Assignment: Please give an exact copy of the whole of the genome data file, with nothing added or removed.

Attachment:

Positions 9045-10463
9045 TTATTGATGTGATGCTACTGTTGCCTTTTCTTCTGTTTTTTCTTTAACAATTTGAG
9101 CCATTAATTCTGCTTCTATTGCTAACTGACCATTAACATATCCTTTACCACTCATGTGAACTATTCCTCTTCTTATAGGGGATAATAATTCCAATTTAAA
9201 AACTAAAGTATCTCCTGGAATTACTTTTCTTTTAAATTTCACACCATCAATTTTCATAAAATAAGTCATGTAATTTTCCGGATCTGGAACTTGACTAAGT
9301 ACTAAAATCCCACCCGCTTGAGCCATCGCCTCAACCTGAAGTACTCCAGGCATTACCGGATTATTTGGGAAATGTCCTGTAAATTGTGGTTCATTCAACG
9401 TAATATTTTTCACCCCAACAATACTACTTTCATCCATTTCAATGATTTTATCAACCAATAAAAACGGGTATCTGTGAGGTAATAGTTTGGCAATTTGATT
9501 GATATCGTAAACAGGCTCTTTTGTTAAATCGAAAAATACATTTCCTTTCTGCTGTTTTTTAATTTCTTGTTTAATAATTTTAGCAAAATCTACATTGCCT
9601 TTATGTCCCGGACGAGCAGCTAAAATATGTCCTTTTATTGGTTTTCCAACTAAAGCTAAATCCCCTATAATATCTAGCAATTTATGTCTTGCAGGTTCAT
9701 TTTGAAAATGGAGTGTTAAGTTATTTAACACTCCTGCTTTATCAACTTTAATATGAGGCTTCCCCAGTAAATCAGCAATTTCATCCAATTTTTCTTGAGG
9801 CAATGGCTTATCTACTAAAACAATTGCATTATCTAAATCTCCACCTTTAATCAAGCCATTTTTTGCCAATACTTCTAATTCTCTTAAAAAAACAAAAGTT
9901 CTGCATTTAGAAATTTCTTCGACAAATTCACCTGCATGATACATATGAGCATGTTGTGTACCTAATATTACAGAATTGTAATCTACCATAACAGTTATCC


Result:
Positions 9045-10463
9045 TTATTGATGTGATGCTACTGTTGCCTTTTCTTCTGTTTTTTCTTTAACAATTTGAG
9101 CCATTAATTCTGCTTCTATTGCTAACTGACCATTAACATATCCTTTACCACTCATGTGAACTATTCCTCTTCTTATAGGGGATAATAATTCCAATTTAAA
9201 AACTAAAGTATCTCCTGGAATTACTTTTCTTTTAAATTTCACACCATCAATTTTCATAAAATAAGTCATGTAATTTTCCGGATCTGGAACTTGACTAAGT
9301 ACTAAAATCCCACCCGCTTGAGCCATCGCCTCAACCTGAAGTACTCCAGGCATTACCGGATTATTTGGGAAATGTCCTGTAAATTGTGGTTCATTCAACG
9401 TAATATTTTTCACCCCAACAATACTACTTTCATCCATTTCAATGATTTTATCAACCAATAAAAACGGGTATCTGTGAGGTAATAGTTTGGCAATTTGATT
9501 GATATCGTAAACAGGCTCTTTTGTTAAATCGAAAAATACATTTCCTTTCTGCTGTTTTTTAATTTCTTGTTTAATAATTTTAGCAAAATCTACATTGCCT
9601 TTATGTCCCGGACGAGCAGCTAAAATATGTCCTTTTATTGGTTTTCCAACTAAAGCTAAATCCCCTATAATATCTAGCAATTTATGTCTTGCAGGTTCAT
9701 TTTGAAAATGGAGTGTTAAGTTATTTAACACTCCTGCTTTATCAACTTTAATATGAGGCTTCCCCAGTAAATCAGCAATTTCATCCAATTTTTCTTGAGG
9801 CAATGGCTTATCTACTAAAACAATTGCATTATCTAAATCTCCACCTTTAATCAAGCCATTTTTTGCCAATACTTCTAATTCTCTTAAAAAAACAAAAGTT
9901 CTGCATTTAGAAATTTCTTCGACAAATTCACCTGCATGATACATATGAGCATGTTGTGTACCTAATATTACAGAATTGTAATCTACCATAACAGTTATCC